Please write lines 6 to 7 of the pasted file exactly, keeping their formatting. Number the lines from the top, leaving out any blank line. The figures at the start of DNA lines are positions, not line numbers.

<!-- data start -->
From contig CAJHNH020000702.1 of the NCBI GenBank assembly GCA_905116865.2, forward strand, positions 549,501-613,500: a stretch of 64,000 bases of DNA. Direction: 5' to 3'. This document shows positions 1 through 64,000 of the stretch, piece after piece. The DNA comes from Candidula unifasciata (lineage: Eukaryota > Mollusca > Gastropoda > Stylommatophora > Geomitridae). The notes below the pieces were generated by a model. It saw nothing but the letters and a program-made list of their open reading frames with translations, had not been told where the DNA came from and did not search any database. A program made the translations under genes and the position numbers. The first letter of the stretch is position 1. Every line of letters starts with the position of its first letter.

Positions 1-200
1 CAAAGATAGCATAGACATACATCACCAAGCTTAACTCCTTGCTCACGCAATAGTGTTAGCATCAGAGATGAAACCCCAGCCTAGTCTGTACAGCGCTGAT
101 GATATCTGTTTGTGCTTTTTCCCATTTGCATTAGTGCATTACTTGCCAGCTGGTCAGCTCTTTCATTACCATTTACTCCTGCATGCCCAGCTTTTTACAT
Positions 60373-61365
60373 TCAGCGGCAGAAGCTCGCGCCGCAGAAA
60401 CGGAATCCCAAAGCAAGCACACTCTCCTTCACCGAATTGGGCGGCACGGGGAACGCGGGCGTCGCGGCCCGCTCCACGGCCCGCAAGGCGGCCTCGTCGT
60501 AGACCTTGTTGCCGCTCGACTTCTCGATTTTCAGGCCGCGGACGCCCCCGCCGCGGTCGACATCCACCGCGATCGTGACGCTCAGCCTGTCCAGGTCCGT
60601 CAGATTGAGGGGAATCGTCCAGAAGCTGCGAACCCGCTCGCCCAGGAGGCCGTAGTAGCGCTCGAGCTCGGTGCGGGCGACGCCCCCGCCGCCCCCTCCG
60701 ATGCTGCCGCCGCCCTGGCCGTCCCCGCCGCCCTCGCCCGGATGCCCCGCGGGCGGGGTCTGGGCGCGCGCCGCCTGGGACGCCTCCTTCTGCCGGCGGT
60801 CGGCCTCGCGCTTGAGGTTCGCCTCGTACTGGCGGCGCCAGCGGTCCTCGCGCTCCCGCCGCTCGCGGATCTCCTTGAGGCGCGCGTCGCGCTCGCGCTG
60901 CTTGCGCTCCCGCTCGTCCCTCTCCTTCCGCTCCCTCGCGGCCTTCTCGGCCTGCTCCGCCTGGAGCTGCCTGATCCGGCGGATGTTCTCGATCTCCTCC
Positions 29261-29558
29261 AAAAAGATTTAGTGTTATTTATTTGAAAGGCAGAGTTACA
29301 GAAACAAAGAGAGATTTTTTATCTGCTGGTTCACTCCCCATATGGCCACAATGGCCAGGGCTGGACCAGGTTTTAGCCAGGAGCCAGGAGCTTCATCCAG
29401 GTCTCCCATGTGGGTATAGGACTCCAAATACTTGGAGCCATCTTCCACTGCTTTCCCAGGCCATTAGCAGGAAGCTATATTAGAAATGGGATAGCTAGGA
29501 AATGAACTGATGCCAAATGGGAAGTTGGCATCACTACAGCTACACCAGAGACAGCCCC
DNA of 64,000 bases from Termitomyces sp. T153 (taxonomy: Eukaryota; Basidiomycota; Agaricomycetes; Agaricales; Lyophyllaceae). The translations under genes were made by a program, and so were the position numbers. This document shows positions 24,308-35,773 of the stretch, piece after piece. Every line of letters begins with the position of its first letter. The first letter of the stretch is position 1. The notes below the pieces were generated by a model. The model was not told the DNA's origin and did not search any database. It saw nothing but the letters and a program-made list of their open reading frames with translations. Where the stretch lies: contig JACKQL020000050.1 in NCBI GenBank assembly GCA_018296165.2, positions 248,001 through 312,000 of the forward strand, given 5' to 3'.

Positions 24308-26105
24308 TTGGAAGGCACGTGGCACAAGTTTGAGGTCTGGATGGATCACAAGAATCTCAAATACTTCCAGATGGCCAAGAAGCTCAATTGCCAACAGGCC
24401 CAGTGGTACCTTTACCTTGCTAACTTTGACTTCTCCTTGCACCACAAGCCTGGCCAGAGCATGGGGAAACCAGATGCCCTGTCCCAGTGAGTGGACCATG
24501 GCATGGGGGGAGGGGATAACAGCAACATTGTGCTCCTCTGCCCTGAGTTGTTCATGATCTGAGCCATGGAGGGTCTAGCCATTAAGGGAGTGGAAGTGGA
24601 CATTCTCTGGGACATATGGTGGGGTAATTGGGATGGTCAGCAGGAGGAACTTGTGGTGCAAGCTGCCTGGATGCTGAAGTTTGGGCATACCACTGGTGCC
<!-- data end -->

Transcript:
60373 TCAGCGGCAGAAGCTCGCGCCGCAGAAA
60401 CGGAATCCCAAAGCAAGCACACTCTCCTTCACCGAATTGGGCGGCACGGGGAACGCGGGCGTCGCGGCCCGCTCCACGGCCCGCAAGGCGGCCTCGTCGT